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CDC: Updated Guidance for HBV Vaccination for Health Workers

Last Updated: January 02, 2014.

 

All should be vaccinated and undergo serologic testing

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Health care personnel should be vaccinated against hepatitis B virus if they anticipate exposure to blood or body fluids, and receive serologic testing to assess for antibody against the virus, according to updated guidelines published in the Dec. 20 issue of the U.S. Centers for Disease Control and Prevention's Morbidity and Mortality Weekly Report.

THURSDAY, Jan. 2, 2014 (HealthDay News) -- Health care personnel should be vaccinated against hepatitis B virus (HBV) if they anticipate exposure to blood or body fluids, and receive serologic testing to assess for antibody against the virus, according to updated guidelines published in the Dec. 20 issue of the U.S. Centers for Disease Control and Prevention's Morbidity and Mortality Weekly Report.

As an update to previous guidelines in 2011 by the Advisory Committee on Immunization Practices, Sarah Schillie, M.D., from the CDC in Atlanta, and colleagues note that, although the rate of acute HBV infection declined through 2011, health care personnel are still at risk of acquiring HBV from patients with chronic infection.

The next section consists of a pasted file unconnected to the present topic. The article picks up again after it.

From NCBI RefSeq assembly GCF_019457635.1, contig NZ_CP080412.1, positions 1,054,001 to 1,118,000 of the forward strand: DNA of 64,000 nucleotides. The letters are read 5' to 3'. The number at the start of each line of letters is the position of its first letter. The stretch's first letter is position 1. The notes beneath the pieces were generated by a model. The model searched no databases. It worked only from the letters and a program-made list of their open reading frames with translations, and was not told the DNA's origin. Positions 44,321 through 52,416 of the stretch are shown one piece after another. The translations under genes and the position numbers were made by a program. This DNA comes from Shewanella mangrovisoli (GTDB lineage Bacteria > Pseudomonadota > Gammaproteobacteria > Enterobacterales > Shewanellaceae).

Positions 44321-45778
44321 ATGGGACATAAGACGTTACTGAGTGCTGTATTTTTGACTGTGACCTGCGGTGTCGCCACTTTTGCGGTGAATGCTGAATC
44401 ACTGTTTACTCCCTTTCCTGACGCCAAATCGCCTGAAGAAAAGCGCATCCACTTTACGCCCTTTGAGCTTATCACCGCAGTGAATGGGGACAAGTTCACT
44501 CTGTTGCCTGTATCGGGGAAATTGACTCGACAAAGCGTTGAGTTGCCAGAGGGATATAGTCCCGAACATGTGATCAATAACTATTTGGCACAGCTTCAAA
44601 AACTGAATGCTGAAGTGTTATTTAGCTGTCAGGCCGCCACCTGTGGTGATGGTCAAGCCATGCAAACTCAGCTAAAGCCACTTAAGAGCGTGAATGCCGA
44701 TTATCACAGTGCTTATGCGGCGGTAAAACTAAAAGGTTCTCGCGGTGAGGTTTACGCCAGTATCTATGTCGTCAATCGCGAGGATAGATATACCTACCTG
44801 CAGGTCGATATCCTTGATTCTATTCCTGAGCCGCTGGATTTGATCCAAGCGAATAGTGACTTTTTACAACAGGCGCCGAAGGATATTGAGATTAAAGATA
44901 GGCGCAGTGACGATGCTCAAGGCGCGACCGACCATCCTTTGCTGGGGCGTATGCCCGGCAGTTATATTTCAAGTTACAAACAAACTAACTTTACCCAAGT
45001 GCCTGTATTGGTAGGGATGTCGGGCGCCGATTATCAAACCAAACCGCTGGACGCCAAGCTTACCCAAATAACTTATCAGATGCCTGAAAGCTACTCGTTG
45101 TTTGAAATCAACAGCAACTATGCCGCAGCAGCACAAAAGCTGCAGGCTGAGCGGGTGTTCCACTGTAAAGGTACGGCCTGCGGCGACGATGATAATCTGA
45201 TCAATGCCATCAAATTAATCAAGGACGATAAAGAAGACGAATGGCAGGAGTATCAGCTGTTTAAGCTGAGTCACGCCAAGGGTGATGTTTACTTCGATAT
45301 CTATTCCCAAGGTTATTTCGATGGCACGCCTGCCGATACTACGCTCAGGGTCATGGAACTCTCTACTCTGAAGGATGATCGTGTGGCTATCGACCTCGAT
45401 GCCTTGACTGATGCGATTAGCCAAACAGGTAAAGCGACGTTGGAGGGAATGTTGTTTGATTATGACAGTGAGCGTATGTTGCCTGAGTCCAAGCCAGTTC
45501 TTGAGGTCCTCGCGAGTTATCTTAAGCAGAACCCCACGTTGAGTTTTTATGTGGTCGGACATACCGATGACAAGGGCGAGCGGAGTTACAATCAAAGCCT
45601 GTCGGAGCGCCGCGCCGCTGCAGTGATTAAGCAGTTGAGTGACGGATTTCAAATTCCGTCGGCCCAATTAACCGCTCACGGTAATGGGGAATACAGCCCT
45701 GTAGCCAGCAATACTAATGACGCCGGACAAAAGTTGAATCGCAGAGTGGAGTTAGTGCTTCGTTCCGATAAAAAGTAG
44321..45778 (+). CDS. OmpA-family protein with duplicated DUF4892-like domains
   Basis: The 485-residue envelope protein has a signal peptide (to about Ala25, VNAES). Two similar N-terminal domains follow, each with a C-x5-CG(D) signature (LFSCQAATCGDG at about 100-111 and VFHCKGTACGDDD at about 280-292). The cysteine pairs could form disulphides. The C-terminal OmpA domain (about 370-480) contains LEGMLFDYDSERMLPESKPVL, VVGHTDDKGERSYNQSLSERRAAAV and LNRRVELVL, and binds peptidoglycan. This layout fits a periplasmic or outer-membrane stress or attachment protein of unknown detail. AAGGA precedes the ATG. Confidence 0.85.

The committee recommends hepatitis B vaccination for unvaccinated or incompletely vaccinated health care personnel who anticipate exposure to blood or body fluids, as well as post-vaccination serologic testing for antibody to hepatitis B surface antigen. Many health care personnel were vaccinated as infants or adolescents, and the committee notes that some institutions assess for antibody at hire or matriculation.

"This report emphasizes the importance of administering hepatitis B vaccination for all health care personnel, provides explicit guidance for evaluating hepatitis B protection among previously vaccinated health care personnel (particularly those who were vaccinated in infancy or adolescence), and clarifies recommendations for post-exposure management of health care personnel exposed to blood or body fluids," Schillie and colleagues write.

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